One of the reasons I found the book so intriguing, was the setting: Lake Superior, in Canada. Because I have spent my life in Africa, mostly in dry, arid regions, the details of island life in a vast lake, are novel to me. Sure, there are the Great Lakes in East Africa – Lakes Victoria and Tanganyika , plus Lake Nyassa in the country of my birth, none of which I have seen. But the watery world of Lake Superior in the northern hemisphere is as foreign to me as Mars.
I enjoyed the descriptions of the wildlife of the islands . Bears, foxes, rabbits, wolves; all play a part in the story. Then there’s the plants which supply food and medicine, especially if your Mother is an Indian woman and wise in the ways of the wilderness. The outdoors provided twins Elizabeth and Emily with a carefree childhood, roaming the woods foraging for seasonal berries, playing, dreaming; boating and fishing.
As for the plot: the story follows very familiar themes such as identity, family history and secrets. There’s a whacking big coincidence in the tale, which strained my credulity, but because I was so enchanted by the natural background, I carried on reading and enjoyed the book. The setting plays such a big role it redeems what might otherwise be a very familiar family drama.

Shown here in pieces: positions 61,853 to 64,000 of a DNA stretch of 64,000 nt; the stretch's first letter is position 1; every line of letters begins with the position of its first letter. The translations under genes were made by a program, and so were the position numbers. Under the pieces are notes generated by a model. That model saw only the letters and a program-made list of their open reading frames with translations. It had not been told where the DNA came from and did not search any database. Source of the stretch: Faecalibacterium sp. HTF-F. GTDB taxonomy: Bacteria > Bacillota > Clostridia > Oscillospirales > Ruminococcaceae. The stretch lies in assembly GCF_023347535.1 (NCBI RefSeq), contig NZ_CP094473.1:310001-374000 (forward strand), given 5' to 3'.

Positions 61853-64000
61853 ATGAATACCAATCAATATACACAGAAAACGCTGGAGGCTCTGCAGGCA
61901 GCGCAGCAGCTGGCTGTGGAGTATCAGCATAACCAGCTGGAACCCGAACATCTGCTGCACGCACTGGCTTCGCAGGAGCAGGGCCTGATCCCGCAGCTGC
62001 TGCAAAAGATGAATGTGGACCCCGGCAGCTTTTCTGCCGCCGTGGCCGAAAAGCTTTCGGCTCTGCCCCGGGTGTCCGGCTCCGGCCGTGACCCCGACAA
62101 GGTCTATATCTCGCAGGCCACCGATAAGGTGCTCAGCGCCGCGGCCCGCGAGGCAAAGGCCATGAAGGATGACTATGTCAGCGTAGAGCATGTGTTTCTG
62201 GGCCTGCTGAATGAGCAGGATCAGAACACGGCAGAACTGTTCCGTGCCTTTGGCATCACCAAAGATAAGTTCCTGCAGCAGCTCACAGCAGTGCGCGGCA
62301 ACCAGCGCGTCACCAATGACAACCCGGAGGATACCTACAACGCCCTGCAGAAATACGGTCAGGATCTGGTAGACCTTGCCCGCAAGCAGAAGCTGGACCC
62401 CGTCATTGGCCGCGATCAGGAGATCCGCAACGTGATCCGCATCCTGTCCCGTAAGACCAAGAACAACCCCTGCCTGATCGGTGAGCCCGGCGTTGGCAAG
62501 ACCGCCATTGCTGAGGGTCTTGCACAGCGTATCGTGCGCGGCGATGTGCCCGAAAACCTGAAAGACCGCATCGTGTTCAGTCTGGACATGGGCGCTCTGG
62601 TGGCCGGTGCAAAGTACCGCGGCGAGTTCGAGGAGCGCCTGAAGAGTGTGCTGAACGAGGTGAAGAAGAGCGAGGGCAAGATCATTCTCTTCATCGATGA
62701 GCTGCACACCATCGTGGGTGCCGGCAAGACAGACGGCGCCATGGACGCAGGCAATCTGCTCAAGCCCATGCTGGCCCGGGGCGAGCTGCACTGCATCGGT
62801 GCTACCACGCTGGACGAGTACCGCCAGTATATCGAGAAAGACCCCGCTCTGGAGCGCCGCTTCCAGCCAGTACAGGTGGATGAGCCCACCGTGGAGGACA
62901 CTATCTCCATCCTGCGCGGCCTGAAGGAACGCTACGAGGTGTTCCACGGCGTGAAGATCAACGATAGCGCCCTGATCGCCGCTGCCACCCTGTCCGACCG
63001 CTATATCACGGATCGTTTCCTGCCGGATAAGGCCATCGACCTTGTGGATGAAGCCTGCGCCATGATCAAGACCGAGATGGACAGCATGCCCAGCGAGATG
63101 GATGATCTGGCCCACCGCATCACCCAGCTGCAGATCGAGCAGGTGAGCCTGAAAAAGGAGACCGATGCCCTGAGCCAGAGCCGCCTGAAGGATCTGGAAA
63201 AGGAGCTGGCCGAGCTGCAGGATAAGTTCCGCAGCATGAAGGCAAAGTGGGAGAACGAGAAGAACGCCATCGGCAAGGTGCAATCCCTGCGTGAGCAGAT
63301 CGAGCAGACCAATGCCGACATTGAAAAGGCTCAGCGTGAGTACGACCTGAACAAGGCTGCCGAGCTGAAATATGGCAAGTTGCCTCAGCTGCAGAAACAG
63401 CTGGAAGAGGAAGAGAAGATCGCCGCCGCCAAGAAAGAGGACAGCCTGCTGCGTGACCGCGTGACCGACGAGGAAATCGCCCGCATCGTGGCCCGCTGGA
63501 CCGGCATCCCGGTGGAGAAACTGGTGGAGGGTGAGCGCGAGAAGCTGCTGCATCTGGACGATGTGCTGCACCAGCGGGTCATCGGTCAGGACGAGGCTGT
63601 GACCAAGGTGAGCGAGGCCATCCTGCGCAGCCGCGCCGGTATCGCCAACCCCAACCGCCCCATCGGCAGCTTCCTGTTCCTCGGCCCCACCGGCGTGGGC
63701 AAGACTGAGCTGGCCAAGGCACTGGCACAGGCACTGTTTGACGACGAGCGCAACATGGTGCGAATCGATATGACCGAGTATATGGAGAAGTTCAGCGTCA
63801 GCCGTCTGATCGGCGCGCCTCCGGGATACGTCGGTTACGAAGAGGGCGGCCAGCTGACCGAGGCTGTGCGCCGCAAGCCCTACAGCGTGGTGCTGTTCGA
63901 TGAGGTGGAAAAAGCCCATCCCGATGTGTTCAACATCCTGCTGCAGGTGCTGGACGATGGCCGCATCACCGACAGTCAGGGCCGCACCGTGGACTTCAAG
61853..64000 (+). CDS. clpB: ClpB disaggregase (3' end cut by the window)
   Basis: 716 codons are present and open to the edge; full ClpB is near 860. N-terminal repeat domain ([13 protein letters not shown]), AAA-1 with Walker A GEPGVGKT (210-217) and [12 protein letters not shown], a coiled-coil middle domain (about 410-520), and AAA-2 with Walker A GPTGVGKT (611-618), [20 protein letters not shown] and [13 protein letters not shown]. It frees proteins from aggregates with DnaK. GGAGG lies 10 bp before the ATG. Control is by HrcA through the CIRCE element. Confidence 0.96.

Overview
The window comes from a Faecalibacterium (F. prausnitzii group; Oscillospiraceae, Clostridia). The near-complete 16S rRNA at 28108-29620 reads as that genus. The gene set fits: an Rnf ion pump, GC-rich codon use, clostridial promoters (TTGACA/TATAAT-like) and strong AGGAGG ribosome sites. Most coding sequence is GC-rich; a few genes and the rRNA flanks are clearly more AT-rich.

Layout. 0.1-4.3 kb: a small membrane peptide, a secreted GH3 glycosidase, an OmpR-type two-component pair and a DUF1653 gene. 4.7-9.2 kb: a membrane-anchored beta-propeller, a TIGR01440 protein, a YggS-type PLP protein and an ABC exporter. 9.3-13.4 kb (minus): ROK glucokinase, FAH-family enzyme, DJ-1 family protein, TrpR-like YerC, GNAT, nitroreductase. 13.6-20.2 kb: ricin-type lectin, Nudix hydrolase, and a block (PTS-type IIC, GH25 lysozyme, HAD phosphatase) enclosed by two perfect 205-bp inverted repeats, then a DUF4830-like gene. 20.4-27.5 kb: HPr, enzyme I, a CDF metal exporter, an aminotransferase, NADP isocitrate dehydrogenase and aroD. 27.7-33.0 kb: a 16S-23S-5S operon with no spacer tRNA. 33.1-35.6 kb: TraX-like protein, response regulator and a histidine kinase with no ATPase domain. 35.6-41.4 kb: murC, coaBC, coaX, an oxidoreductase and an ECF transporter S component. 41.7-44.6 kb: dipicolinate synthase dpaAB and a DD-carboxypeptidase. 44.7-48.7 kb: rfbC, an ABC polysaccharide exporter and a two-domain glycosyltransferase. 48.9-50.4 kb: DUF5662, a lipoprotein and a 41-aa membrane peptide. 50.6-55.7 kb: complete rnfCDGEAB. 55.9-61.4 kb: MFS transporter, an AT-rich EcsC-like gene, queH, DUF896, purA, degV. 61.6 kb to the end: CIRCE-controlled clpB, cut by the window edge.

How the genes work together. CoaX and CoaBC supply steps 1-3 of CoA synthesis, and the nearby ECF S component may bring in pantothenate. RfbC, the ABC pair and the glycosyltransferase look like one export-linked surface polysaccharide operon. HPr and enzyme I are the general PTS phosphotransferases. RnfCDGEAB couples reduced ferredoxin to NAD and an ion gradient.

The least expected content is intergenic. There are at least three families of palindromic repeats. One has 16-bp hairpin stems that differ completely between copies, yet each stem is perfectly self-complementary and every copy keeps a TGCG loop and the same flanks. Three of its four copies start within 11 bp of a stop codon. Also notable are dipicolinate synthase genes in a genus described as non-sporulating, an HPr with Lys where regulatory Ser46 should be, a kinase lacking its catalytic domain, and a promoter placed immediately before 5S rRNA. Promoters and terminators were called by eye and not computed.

Lake Superior plays a vital role in the story. To say any more would be a spoiler. We read about the commercial shipping, and of course, about the lighthouse that the family tend devotedly for so many years – all of them: Dad, Mum and kids. And not to overlook the very changeable moods of the Lake, influenced by the weather which served up gales, storms, blizzards, snowstorms. I had no idea that such a huge body of water could be frozen over large areas in winter, permitting access by snowshoes to nearby islands – a startling idea to an African!
This is Jean E Pendizwol’s debut adult novel. Previously she’s written for children, where she’s mastered a valuable lesson: kids want a really good story. They won’t bother with anything else. And Ms P has given us just that: a really good story.